When using CUDAfy.NET, if you encounter the “Compilation Error” when running examples, simply add “cl.exe” to your PATH! It will resolve the translator exceptions. It’s funny how I didn’t find much about it online…
As it turns out, incorporating CUDA code in MATLAB can be easily done! 🙂
MATLAB provides functionality for loading arbitrary dynamic libraries and invoking their functions. This is especially easy for invoking C/C++ code in a MATLAB program. Such functionality is possible using the so called MEX functions.
Mex functions can be created with the mex command in MATLAB. Essentially, mex takes as input a C/C++ source file, invokes the default C/C++ compiler installed in the operating system (GCC or CL), and creates a mexa64 file (on a 64-bit machine) which can be used like any other MATLAB function.
The C/C++ file that is passed to mex must have the following included in it:
#include "mex.h" // The mex header containing the necessary interop definitions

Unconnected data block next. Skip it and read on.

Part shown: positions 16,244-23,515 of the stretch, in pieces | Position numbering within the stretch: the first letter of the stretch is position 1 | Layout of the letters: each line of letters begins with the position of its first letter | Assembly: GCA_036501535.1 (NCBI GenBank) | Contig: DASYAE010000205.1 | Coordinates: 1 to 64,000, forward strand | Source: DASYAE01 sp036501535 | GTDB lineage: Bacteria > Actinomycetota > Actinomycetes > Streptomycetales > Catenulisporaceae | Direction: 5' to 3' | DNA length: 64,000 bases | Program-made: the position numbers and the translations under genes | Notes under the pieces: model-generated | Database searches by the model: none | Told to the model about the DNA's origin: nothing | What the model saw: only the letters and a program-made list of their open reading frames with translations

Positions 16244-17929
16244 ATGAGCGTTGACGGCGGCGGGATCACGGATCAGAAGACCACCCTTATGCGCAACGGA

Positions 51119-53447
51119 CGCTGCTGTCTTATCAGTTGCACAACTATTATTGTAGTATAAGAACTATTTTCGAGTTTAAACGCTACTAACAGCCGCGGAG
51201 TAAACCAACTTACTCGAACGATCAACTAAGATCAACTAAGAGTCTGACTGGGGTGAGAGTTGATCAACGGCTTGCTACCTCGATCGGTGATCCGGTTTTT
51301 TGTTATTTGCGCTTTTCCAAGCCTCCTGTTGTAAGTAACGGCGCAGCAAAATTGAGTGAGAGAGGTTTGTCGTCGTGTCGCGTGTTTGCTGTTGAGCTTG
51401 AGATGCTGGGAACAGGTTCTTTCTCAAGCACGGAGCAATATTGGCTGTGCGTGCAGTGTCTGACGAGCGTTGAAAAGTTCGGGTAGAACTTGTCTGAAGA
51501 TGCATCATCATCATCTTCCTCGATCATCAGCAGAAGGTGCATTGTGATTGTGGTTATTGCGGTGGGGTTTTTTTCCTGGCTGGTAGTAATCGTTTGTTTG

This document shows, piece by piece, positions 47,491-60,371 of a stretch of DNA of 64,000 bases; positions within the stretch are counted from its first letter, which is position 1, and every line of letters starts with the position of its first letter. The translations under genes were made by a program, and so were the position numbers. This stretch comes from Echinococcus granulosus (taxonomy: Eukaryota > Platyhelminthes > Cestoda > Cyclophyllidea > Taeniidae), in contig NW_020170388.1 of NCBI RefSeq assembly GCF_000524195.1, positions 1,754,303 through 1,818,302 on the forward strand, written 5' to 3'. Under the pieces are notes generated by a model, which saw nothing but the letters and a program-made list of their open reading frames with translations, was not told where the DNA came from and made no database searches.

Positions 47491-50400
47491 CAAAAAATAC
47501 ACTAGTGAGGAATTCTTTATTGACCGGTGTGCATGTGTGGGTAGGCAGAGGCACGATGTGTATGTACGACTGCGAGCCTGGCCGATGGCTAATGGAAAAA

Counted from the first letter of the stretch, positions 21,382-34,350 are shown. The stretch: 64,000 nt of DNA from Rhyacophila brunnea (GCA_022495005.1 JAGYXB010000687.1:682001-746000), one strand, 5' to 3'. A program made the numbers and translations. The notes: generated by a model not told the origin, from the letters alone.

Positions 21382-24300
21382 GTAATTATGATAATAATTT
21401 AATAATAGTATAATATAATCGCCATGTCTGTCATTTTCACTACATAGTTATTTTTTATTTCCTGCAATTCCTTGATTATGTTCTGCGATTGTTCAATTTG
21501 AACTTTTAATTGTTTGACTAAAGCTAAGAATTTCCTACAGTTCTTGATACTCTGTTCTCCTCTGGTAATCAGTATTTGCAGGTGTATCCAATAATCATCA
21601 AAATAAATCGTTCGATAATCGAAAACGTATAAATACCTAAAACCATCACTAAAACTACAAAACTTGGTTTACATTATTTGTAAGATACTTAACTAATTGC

* The "gateway" function which is the entry point for the MATLAB
* function call (will be executed when the mex file is invoked in
void mexFunction(int nlhs, mxArray *plhs,
int nrhs, const mxArray *prhs)
The arguments that are passed from MATLAB are accessible using the prhs parameter (which stands for parameters-right hand side). Any output that the gateway function generates can be returned using the plhs parameter (which stands for parameter-left hand side). The number of the arguments that are passed to the gateway function is stored in the nrhs parameter and the number of outputs that the MATLAB code expects from the gateway function is stored in the nlhs parameter. From this point on, I refer to the file containing the above code as the mex gateway file. Also, I will refer to the mexFunction above as the gateway function.
Apparently, NPP relies on the pixel order of its input arrays (they need to be interleaved). If you are planning on using CImg with NPP, be sure to check this post out before attempting to do so. Failing to permute CImg image axes will result in wrong filtered values for color images.
To enable support for C++11 in nvcc just add the switch -std=c++11 to nvcc.
If you are using Nsight Eclipse, right click on your project, go to Properties > Build > Settings > Tool Settings > NVCC Compiler and in the “Command line prompt” section add -std=c++11
The C++11 code should be compiled successfully with nvcc. Nsight’s C++ indexer will also work fine.